European countries including Britain are to review the arms embargo in Syria as part of continuing efforts to support the opposition to President Assad, David Cameron has told the Commons.
The Prime Minister told MPs last week's gathering of European leaders had agreed there was a "moral imperative" for action in Syria, which has seen bloody fighting for more than a year.
Mr Cameron said Britain was leading the way among international efforts as the second-largest donor to humanitarian aid.
And reporting on the European Council in a statement to MPs, Mr Cameron said: "A humanitarian crisis is unfolding in Syria on our watch, with over 40,000 dead and millions in need of urgent assistance as a hard winter approaches.
"We continue to encourage political transition from the top and to support the opposition which is attempting to force a transition from below.
"This should include and will include looking at the arms embargo. We must now explore all options to support the opposition to enable greater support for the protection of civilians."
Mr Cameron said there was also a strategic imperative to act because of a "growing cohort of al Qaida-linked extremists" in the country meaning there was a growing risk of regional instability.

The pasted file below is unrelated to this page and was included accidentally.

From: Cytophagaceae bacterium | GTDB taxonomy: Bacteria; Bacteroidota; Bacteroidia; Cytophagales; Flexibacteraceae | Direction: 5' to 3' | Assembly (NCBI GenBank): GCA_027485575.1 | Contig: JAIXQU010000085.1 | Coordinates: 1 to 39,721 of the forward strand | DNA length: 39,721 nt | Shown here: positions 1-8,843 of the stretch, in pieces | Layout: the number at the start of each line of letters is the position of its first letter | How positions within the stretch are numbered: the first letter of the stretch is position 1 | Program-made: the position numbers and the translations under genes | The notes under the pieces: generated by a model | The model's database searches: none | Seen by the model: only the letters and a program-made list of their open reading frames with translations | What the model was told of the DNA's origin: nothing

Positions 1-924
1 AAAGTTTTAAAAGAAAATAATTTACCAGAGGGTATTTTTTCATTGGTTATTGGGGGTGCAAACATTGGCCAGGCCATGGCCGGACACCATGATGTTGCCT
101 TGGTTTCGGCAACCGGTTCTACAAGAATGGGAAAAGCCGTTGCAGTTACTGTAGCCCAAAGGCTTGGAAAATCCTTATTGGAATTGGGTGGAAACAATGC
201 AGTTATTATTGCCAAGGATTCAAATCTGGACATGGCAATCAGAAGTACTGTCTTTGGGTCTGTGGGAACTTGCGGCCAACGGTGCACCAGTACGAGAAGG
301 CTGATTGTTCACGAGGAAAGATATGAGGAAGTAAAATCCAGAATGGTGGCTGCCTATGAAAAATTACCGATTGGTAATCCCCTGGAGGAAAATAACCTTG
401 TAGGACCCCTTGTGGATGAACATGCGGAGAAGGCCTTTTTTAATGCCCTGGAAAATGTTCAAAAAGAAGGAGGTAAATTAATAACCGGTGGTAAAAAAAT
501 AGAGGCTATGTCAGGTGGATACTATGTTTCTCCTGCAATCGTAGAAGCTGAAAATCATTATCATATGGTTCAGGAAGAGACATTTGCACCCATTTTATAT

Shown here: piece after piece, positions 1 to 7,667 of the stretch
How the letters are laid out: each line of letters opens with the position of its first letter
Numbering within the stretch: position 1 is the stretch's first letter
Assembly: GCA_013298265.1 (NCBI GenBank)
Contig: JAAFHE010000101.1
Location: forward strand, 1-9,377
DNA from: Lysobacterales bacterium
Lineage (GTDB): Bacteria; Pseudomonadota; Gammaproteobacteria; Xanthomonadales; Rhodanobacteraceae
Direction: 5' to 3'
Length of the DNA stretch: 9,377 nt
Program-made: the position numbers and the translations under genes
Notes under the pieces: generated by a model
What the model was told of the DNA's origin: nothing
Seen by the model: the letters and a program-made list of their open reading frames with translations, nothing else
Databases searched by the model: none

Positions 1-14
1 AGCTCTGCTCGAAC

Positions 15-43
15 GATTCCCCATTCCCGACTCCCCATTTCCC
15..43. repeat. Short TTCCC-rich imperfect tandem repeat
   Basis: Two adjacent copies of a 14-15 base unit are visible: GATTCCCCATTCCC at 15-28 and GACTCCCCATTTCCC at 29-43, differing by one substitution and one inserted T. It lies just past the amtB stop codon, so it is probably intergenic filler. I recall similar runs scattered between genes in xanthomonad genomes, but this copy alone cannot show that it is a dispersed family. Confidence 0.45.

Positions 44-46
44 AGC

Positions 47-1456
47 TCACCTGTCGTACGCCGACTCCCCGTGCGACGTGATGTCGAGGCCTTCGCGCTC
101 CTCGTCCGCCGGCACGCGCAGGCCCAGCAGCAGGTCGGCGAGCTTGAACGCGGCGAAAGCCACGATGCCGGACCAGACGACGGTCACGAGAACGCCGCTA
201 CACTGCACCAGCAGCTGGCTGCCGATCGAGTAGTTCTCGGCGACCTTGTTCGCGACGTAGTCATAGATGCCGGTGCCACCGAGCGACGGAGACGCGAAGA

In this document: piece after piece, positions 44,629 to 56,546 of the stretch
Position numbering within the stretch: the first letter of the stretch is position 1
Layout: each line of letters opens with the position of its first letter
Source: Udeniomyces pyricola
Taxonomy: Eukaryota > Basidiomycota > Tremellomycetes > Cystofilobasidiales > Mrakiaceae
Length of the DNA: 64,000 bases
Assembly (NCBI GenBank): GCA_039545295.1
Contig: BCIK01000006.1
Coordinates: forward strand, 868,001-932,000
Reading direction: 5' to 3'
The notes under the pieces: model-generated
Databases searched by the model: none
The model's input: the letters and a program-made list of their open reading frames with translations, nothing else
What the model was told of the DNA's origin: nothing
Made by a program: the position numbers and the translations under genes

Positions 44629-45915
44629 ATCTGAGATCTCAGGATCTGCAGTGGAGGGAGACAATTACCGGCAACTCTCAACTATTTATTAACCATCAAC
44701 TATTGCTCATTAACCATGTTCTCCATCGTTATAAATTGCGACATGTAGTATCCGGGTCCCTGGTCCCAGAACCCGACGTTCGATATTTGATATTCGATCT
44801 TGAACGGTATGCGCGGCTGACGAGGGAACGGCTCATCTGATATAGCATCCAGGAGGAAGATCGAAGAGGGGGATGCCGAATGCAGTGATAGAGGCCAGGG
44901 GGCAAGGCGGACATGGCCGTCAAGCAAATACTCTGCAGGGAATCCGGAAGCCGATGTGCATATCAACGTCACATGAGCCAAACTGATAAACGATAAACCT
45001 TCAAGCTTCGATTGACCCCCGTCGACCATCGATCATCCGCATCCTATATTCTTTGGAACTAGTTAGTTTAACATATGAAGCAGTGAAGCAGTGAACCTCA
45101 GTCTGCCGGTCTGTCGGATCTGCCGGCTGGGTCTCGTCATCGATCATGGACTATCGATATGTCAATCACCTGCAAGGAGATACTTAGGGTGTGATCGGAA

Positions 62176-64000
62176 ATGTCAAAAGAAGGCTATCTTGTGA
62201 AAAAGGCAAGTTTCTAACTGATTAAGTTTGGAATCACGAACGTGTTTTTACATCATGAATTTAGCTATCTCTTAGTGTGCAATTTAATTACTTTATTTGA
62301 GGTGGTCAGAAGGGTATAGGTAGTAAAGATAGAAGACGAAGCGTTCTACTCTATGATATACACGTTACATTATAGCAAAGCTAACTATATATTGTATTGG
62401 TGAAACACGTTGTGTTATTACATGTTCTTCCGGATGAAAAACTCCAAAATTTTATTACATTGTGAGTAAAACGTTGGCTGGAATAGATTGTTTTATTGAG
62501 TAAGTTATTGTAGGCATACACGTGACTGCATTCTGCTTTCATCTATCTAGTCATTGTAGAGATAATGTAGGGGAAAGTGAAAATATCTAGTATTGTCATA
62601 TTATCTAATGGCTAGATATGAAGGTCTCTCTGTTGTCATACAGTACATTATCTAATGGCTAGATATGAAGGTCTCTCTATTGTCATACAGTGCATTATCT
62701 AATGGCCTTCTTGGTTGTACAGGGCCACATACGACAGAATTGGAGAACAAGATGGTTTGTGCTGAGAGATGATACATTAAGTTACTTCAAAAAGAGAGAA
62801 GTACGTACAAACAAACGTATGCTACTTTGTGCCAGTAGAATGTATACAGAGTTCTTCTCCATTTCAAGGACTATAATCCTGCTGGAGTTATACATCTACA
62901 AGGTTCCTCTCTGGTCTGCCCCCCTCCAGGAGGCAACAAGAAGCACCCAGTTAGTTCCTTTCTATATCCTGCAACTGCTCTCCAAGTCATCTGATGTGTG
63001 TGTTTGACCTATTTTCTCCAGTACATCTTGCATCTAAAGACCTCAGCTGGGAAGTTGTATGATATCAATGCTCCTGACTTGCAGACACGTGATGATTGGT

He said: "We cannot go on as we are. Assad's regime is illegitimate, the council committed to work for a future for Syria that is democratic and inclusive with full support for human rights and minorities."
Answering Labour leader Ed Miliband, Mr Cameron added: "It is right to look at amending the arms embargo; of course, we will be keeping the arms embargo on the regime. There are arguments on both sides of the debate but it is a debate that should be had, that European foreign ministers will be having."
Responding to the statement, Mr Miliband said: "The international community must work together to end the atrocities immediately and speak with one voice in favour of a transition to a new government."